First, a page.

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Alder Flycatcher

Alder Flycatcher
Empidonax alnorum
Perching Birds | Family: Tyrant Flycatchers, Tyrannidae

An estimated 63% of the global population of Alder Flycatcher breeds in Canada's boreal forest. 



As indicated by its name, the Alder Flycatcher is commonly found in alder and birch thickets near riparian areas and along edges of swamps, bogs and ponds. These birds hunt in the airspace below the canopy of tall alders in swamps or along creeks. They sit erect on a twig, then dart out after flying insects. Alder Flycatcher is a poorly known species and was first described as a species as late as 1974. It feeds almost exclusively on insects caught in the air or gleaned from foliage of trees and shrubs. Look for these gnat kings to begin arriving around the end of May and leaving for their wintering grounds in August. Habitat alteration of North America by European settlement was initially favorable to Alder Flycatcher populations as dense climax forests were replaced by successional or second growth habitats, which the species prefers. It has a more northerly distribution than its close relative the Willow Flycatcher. The Alder Flycatcher came to be considered distinct from the Willow when studies revealed that the song patterns and breeding habits of these species differed. In the fall, when they do not sing, they are indistinguishable.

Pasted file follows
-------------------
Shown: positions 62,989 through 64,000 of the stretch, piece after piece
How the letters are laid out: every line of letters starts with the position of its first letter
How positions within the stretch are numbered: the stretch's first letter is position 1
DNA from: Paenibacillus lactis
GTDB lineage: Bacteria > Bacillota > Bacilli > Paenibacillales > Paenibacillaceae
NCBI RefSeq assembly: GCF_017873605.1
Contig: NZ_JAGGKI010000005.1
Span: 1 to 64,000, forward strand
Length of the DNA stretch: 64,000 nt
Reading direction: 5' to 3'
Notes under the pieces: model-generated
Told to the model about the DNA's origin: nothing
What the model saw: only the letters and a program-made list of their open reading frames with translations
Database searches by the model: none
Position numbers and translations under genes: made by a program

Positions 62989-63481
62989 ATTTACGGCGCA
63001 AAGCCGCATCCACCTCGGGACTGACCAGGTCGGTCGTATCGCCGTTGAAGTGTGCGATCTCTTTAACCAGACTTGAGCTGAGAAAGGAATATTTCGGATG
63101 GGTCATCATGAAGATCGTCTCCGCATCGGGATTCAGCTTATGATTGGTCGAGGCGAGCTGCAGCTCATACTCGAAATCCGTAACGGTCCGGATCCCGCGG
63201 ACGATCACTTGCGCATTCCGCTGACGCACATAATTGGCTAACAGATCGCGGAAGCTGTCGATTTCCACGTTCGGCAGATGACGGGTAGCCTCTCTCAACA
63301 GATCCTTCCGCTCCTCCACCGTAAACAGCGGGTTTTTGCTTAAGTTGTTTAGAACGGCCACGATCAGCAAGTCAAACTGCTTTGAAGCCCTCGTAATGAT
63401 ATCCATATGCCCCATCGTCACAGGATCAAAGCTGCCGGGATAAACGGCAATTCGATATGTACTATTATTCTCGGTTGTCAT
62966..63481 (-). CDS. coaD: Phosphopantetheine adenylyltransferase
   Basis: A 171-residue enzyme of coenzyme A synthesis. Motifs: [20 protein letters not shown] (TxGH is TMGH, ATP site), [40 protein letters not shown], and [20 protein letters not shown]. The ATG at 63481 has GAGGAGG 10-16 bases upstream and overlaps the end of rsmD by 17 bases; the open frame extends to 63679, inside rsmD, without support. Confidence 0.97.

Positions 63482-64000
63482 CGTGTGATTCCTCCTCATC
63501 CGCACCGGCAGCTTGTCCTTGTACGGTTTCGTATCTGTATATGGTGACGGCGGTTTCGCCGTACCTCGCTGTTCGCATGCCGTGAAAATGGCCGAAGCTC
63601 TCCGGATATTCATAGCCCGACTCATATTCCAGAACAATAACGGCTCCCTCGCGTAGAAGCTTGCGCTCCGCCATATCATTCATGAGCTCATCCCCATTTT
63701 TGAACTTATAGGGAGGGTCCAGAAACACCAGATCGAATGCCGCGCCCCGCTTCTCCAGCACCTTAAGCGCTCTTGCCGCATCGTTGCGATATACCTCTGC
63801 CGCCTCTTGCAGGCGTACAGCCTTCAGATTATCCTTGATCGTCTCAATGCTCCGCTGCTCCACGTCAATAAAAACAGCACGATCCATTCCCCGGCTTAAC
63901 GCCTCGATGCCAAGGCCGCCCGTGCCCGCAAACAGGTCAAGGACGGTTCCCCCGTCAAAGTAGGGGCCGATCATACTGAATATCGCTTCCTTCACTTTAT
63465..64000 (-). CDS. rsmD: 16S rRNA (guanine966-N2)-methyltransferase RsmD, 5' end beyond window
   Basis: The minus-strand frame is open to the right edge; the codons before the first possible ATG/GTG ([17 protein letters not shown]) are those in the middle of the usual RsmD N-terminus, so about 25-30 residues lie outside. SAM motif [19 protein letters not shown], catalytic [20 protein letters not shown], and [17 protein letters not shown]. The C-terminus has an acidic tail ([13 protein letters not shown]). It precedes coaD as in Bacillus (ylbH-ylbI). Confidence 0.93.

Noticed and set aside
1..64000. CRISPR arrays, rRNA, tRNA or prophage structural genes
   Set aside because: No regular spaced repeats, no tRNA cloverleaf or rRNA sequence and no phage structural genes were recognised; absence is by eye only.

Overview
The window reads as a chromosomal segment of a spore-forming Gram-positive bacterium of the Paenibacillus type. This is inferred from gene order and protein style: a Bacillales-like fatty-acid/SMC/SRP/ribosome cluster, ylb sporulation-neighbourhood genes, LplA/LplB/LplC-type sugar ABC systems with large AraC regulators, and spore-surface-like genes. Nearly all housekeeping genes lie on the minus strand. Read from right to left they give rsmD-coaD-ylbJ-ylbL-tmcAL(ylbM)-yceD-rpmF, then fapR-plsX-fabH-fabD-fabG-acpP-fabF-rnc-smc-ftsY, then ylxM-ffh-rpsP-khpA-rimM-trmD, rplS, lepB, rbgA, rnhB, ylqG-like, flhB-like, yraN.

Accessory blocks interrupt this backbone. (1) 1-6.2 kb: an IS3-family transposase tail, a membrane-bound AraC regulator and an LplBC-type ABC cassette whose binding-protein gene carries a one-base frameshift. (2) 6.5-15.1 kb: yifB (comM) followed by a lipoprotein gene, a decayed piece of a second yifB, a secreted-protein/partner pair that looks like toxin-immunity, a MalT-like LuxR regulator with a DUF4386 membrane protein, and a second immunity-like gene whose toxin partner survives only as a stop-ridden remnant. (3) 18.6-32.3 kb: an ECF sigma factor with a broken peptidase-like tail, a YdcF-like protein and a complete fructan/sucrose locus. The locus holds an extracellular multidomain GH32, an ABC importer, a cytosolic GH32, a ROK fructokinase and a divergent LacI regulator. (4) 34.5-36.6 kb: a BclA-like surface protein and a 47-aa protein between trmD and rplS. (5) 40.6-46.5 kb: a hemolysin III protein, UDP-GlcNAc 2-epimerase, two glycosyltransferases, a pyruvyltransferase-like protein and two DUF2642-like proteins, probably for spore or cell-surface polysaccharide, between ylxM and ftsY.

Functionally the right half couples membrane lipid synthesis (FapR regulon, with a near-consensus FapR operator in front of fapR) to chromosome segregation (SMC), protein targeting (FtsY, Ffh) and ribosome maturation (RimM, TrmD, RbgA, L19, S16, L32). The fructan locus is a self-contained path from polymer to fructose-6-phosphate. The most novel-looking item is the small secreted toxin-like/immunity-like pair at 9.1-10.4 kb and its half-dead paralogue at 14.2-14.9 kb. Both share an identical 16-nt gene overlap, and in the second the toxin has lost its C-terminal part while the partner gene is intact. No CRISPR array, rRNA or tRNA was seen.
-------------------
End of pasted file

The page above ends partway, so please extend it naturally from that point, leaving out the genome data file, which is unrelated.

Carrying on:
5-6" (13-15 cm). Slightly smaller than a House Sparrow. Dull gray-green above, whitish below, with 2 dull white wing bars and narrow white eye ring (often not noticeable). Indistinguishable in appearance from Willow Flycatcher, and best identified by voice, breeding habitat, and nest.


A burry fee-bee-o, rather different from the wheezy fitz-bew of the Willow Flycatcher.


3 or 4 white eggs, finely speckled with brown, in a loose cup of grass with little or no plant down, placed in a low bush or sapling.


Alder swamps, streamside and lakeside thickets, and second-growth forests.


Breeds from Alaska east through Manitoba to Newfoundland and south to British Columbia, Great Lakes region, and southern New England. Winters in tropics.